Reflection of Aristotle

967 words 4 pages
Reflection of Aristotle
Aristotle believed that the goal of all human life is to achieve ultimate happiness. Happiness is the final Utopia or the end of “a life worth living.” Human instinct is characterized by achieving personal fulfillment, thus leading to happiness. Aristotle warns against going astray and “preferring a life suitable to beasts” by assuming happiness and pleasure are equal. Living a life preferred by beasts incapacitates a person from achieving the end Utopia. Even though Aristotle does not equate the two, he does stress that minimal pleasure is required to achieve happiness. Someone lacking in vital necessities such as food, clothing, and shelter are not capable of achieving happiness due to their lack of pleasure.
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Rational thought is what distinguishes humanity from other species. Aristotle sets forth five principles to define the activity of contemplation. First, reason is the key concept of contemplation. Humanity is distinguished by the use of reason. Other life forms are not capable of contemplating problems like humans. Second, reasoning is continuous. While writing a philosophy paper, a student may contemplate other situations surrounding them such as parents, other classes, and etc. but still maintain focus on their paper. Thirdly, a person can reason independently. The use of external resources is not required when contemplating. The use of machines, other people, and etc. cannot hinder or encourage reasoning. Reason is ultimately independent of external stimuli. Fourthly, contemplation does not bring tangible rewards. Reasoning in itself is the benefit. Contemplation is “…the very best within us…” thus the best form of life, which is comparable to God, according to Aristotle.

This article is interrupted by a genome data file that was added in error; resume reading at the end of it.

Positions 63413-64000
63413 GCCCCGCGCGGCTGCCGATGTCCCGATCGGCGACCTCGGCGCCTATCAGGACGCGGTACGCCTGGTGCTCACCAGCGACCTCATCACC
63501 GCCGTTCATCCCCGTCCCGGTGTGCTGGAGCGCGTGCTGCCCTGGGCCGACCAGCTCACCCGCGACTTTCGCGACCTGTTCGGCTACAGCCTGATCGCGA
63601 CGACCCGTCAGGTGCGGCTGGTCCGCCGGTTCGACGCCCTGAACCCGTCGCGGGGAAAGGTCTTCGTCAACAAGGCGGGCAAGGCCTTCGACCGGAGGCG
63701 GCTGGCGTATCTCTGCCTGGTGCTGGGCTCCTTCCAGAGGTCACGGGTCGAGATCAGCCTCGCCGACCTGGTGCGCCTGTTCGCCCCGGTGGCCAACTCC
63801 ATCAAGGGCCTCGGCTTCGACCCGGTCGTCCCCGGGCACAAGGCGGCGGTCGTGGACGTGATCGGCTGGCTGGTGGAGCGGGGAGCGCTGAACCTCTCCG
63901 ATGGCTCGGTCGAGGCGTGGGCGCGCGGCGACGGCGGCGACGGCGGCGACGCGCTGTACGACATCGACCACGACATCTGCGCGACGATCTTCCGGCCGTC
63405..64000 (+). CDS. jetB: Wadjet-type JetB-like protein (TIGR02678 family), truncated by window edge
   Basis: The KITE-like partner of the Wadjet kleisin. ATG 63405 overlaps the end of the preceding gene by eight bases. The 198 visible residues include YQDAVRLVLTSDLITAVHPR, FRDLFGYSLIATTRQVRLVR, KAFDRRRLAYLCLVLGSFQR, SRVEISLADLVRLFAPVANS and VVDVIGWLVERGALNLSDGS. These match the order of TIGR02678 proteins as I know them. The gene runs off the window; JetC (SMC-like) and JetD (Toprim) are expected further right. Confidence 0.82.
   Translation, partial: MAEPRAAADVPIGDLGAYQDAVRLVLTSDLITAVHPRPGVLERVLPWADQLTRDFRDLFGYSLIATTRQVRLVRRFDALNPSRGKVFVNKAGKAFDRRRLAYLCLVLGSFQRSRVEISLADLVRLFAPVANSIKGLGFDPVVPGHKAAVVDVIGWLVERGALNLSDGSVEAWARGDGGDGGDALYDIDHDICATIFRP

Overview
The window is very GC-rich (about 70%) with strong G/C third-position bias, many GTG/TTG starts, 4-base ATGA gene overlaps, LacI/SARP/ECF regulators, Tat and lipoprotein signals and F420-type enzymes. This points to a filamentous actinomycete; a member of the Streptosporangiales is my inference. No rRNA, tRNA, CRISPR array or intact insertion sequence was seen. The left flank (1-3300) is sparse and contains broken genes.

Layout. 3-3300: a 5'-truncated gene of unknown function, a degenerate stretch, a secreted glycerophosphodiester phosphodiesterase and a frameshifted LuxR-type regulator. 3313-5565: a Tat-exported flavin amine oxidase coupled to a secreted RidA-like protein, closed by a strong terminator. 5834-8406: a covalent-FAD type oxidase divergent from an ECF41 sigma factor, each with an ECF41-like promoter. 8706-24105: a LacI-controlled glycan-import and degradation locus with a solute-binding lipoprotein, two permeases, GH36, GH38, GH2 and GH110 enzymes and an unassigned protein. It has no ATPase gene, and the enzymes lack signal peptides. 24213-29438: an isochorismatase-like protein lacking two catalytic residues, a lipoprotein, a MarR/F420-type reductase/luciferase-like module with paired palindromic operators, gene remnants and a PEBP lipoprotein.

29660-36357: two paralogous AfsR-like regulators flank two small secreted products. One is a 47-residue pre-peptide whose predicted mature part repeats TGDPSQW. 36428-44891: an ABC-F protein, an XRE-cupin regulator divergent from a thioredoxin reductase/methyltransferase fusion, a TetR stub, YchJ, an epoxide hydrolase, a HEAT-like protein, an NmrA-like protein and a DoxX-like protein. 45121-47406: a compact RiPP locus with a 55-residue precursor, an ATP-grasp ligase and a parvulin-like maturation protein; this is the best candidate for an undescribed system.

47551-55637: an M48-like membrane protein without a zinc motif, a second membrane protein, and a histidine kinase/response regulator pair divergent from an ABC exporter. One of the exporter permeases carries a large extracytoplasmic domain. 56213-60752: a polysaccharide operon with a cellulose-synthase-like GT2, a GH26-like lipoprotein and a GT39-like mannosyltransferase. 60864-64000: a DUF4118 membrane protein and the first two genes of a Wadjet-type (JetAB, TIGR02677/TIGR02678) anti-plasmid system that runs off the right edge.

According to Aristotle, moderation is the key to a virtuous life. Moderation is the balance between two vices where virtue is found. Too much, or too little, of a virtue creates a vice. Certain actions that are innately evil cannot be moderated into good, such as actions committed out of spite or jealousy such as thievery or adultery. To achieve the


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